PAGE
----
My damning of Wolfenstein as generic brought on a bit of introspection for me. What do I mean by a generic action game? Well, obvious factors first: A game in which you shoot guys in various civic structures and industrial areas. Where that guy you thought was good turns out to be bad. Where there's precisely one friendly, female NPC whose throat is destined for your tongue and whose kidnapping will no doubt motivate you later on. Where you confront the main bad guy at the end, just as they're enacting some evil plan and your stupid cutscene-paralyzed arse sits there like a lemon while they unleash / transform into the thing you're expected to fight before the credits can roll.
And as the years go by, more and more gimmicks are piled on the generic action game template. Bullet time. Cover systems. Collectible documents left behind by NPCs who don't get how the postal system works. Brief asides where you take up a mounted gun turret with infinite ammo, (but a tendency to overheat) while platoons of extremely poorly-briefed, enemy soldiers pour into your line of fire. And, of course, RPG-style elements and some token attempt at a free roaming sandbox, resulting in more and more genres piling together into the big, wobbly, grey blob that is videogames homogenized singularity.
But it's amazing how far the concept of generic has come. As early as five years ago, Wolfenstein might have blown minds. Ten years ago, a generic action game would be something like, say, pulling a title completely out of the air, Chasm: The Rift: Shooting very thick monsters while holding more guns than any human being could reasonably carry, in boxy arenas with no comprehensible purpose. And, ironically, that's exactly the sort of thing shooters need more of now.
The process is always the same. A popular new shooter comes along and defines the next few years of action gaming: Doom. Quake. Halo. Gears of War. For a while, developers will make games by taking that model and adding at least one major new mechanic, lest their opus be described as "generic." Doom with jumping, Gears of War with a grappling hook, Quake, but not shit, etc. Eventually, someone comes up with an addition that proves popular; their game becomes next year's model of generic action games and the cycle commences anew. More and more standard features get slapped onto the basic concept of action shooter and no-one wants to take a step back because they're afraid of getting left behind.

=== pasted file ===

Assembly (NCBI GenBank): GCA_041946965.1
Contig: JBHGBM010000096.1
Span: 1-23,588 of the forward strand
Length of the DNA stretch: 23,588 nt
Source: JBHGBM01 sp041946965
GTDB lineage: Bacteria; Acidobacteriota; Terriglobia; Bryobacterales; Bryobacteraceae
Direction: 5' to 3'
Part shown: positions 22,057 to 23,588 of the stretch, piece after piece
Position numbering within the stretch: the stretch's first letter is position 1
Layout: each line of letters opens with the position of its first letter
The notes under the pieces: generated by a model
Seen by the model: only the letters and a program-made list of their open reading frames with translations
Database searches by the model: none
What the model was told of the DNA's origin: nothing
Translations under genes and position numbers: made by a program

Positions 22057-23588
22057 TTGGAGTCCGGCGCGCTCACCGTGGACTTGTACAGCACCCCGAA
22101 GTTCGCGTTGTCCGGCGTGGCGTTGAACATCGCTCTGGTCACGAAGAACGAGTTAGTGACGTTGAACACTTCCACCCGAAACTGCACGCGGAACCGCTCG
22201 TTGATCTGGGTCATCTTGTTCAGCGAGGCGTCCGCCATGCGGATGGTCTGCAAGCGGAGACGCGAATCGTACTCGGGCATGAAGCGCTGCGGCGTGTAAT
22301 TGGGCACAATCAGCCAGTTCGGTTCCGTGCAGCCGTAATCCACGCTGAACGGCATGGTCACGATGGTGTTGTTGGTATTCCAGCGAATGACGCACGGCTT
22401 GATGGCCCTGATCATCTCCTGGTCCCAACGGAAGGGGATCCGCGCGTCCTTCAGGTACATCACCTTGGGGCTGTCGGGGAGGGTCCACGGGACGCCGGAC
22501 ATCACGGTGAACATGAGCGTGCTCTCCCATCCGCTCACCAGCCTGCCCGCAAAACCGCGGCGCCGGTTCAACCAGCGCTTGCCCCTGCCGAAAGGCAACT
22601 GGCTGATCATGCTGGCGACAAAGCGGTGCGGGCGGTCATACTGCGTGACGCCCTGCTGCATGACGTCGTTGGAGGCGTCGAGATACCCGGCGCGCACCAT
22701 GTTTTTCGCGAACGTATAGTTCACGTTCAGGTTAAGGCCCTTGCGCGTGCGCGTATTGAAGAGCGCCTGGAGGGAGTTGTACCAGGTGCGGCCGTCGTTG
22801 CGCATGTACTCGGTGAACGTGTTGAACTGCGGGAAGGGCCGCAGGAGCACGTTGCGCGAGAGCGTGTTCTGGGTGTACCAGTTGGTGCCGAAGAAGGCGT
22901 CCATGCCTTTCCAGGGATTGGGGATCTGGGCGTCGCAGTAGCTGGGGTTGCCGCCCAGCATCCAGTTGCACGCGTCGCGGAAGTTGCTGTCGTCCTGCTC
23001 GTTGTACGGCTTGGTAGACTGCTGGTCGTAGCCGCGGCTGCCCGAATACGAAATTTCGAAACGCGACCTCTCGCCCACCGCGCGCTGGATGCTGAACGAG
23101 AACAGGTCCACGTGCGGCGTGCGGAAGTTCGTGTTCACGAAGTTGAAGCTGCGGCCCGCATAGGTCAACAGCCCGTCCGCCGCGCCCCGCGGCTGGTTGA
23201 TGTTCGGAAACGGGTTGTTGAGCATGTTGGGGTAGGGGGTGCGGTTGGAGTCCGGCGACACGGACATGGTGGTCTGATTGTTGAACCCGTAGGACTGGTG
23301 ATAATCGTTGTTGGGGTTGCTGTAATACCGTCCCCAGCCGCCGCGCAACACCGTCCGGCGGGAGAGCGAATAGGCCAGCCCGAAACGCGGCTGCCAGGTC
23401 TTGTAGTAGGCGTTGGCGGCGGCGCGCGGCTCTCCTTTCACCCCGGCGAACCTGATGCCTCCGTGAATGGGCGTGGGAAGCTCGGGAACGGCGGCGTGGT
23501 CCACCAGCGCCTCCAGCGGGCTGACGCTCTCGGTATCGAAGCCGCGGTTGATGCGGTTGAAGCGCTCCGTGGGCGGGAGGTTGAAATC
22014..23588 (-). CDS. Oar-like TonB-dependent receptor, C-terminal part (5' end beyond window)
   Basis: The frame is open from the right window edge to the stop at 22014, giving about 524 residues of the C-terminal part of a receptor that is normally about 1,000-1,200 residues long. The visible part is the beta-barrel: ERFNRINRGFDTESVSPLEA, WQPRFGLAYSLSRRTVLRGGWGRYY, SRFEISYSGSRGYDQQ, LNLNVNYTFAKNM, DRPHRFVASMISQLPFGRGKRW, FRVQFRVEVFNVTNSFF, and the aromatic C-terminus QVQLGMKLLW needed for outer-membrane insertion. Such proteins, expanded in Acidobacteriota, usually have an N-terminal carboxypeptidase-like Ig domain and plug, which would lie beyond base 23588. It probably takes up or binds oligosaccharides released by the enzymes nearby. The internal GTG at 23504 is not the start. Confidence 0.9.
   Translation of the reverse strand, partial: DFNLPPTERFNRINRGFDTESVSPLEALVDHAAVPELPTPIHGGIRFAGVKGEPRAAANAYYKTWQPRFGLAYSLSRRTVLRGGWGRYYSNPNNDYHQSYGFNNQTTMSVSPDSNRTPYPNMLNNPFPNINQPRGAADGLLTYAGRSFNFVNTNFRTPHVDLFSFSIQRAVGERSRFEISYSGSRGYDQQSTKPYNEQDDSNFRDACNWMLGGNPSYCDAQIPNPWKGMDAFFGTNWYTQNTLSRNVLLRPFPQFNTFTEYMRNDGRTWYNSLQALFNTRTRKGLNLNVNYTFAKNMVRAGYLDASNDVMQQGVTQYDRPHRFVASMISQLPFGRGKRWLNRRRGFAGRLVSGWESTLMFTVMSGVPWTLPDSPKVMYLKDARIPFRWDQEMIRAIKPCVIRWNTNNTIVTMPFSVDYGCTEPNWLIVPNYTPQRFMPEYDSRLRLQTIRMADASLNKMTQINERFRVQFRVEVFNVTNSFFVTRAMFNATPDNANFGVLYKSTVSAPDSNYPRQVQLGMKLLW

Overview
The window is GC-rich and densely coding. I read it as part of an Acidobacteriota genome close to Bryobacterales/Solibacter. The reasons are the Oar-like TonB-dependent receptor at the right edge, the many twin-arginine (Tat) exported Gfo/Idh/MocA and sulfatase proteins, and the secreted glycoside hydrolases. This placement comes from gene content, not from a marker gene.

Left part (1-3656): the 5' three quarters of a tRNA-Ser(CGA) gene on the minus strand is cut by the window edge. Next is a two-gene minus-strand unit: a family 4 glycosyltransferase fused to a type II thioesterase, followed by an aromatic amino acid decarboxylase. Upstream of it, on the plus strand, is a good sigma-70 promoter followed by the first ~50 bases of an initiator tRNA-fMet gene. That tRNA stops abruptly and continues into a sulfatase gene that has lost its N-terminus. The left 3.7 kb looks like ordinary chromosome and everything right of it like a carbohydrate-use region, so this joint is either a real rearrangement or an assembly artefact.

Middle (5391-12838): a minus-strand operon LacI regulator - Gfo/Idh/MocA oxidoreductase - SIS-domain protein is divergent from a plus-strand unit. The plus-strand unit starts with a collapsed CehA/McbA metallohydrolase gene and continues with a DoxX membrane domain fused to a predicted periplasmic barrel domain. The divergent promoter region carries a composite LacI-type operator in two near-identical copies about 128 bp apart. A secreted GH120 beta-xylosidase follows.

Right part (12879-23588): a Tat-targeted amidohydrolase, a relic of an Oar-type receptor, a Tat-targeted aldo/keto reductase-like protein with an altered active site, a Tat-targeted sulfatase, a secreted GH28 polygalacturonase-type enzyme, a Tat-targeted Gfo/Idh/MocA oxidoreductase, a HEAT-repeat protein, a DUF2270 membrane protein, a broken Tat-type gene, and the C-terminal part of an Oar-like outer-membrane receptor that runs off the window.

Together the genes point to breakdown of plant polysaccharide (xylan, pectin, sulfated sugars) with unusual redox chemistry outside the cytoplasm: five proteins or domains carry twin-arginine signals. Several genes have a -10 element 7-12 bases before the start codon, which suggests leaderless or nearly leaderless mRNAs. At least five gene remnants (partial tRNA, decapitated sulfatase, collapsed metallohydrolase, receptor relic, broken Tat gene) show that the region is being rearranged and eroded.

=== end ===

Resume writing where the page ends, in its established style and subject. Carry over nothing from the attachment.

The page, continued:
Once you're locked in the cycle, it's easy to lose sight of how action games began: Because shooting things is fun. I'm bored of health regeneration and broody gravel-voiced space marines harboring dark secrets. I'm tired of vehicle sections, RPG elements and crouching behind a fucking wall taking pot-shots at something I can't quite make out because it's crouched behind another wall fifty yards away.
What was the last mainstream FPS that didn't have pretensions to be anything more than shooty fun? With just you, guns and a million slimy dudes to mop up? You know, the old Doom - Serious Sam - Painkiller model. We've been so preoccupied with the third person shooters and the sandbox-shooters and the RPG-shooters that we've neglected the just-plain-shooters.
Is it possible that a genre could die out just because it's too easy to make? That developers would want to make use of all the money and advanced rendering technology at their disposal and classic-style shooters just don't excite the designer's imagination anymore? It's possible. It's certainly what seems to have happened with space-sims. There hasn't been a mainstream, space-based, flight sim in ages, because you only have to render some ships, some floating rocks and a fuckload of empty void. Just about the only thing covering that niche right now is EVE Online, which is a little inaccessible to anyone with a boredom threshold shorter than sixteen years.